Truth in advertising – The DiPlatzis subscribe to the promise of a lifetime commitment

June 30, 2010
By

When Paul and Charlene DiPlatzi have a major wedding anniversary, it’s the kind of affair that makes headlines.

Today, Wednesday, June 30, they will celebrate 20 years together.

The Sherman Street couple’s headline connection with the Revere Journal goes back to the very beginning when DiPlatzi proposed to his wife in an advertisement on page 10 of the Journal.

“I didn’t know what she was thinking,” said Paul, who works for the U.S. Postal Service. “I didn’t know if she would say ‘Yes’ or not, but I wanted to give it a try. I wanted to do something different and I wanted everybody to know.”

So, DiPlatzi put himself on the line.

He placed the Journal ad in the Nov. 2, 1989 edition and then took his future bride, at the time Charlene Ferragamo, out to dinner at the former August Moon restaurant on Broadway.

While they were eating, he got up and told her he wanted to go get a copy of the paper.

“I was going through the pages and I said, ‘Look at that,’ and pointed to a story next to my ad,” said DiPlatzi. “She looked at the article and next to it was the ad. She just looked at the paper for a few seconds and then started crying. Peter Woo was there and I believe he gave us a little cake with a candle.”

The answer was, without a doubt, ‘Yes.’ Several months later, on June 30, 1990, they were married.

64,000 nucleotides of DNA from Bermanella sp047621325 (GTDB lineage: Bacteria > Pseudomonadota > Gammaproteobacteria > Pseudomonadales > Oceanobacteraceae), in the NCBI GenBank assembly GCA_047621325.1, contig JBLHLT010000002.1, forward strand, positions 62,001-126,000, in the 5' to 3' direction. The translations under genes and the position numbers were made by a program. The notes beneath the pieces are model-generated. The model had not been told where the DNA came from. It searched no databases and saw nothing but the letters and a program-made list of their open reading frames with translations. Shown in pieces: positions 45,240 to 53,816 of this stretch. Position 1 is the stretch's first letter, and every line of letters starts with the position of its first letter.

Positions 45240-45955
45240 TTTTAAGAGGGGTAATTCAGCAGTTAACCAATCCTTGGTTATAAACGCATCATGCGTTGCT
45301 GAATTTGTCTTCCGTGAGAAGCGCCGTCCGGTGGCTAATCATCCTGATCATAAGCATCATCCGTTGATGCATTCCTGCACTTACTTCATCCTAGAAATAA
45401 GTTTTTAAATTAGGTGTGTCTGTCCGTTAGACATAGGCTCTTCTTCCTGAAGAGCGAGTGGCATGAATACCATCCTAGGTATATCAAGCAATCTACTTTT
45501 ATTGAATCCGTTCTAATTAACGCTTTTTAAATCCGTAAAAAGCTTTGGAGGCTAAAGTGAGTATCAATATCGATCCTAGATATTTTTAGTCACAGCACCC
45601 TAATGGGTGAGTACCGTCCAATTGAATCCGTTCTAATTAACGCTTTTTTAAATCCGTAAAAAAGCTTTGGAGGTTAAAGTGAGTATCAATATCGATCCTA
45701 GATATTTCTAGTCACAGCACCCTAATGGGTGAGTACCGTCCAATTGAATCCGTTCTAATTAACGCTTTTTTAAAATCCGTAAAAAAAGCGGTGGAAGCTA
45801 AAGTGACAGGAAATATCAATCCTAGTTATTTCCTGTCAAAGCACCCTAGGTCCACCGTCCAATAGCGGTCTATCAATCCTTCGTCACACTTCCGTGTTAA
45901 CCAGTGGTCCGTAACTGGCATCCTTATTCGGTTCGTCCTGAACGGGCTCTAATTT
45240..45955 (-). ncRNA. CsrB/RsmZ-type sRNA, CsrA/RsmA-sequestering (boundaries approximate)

Now, 20 years later DiPlatzi and his wife have four children – Gianna, Alexis, Victoria and Paul Jr.

From running to softball and football games, to balancing work and home life, DiPlatzi said he and Charlene were a good fit and the risky advertisement paid off tremendously.

“When I took out the original ad, I was hoping to do this type of story 20 years later,” he said. “We’ve worked well together and with the children. She’s a good mother. She always gives 110 percent to the kids and to me.”

DiPlatzi said that the two had met in the Revere Housing Authority development off of Broadway.

He lived on Constitution Avenue.

She lived on Cooledge Street.

He was a few years older than her, but they had been acquainted through Charlene’s sister.

“It was more of a situation where I was like a big brother at first,” he said. “I told her if she needed any help to let me know and then a few years later it rolled into something more.”

That “something more” has led to a very successful marriage that DiPlatzi said he is proud of because it has meant a lot of work and a lot of learning.

“I’ve always been one to say it like it is and I’m very proud of my marriage,” he said. “You don’t see many people going 20 years these days. You have to be really dedicated and you have to work well together. You also have to learn to agree and sometimes not to agree. Swallow all your pride and remember that family is the most important thing there is and a marriage is at the center of it. It is what you make of it.”

In addition to the original advertisement and a story that followed the ad, the DiPlatzi’s were featured in the Journal on their 10th Anniversary when they renewed their vows at St. Anthony’s Church.

That story was also a bit of a surprise for Charlene.

This time around, DiPlatzi said, his wife might be expecting another newspaper story.

“This article is also supposed to be kind of a surprise,” he said. “She might be expecting something this time, but who knows?”

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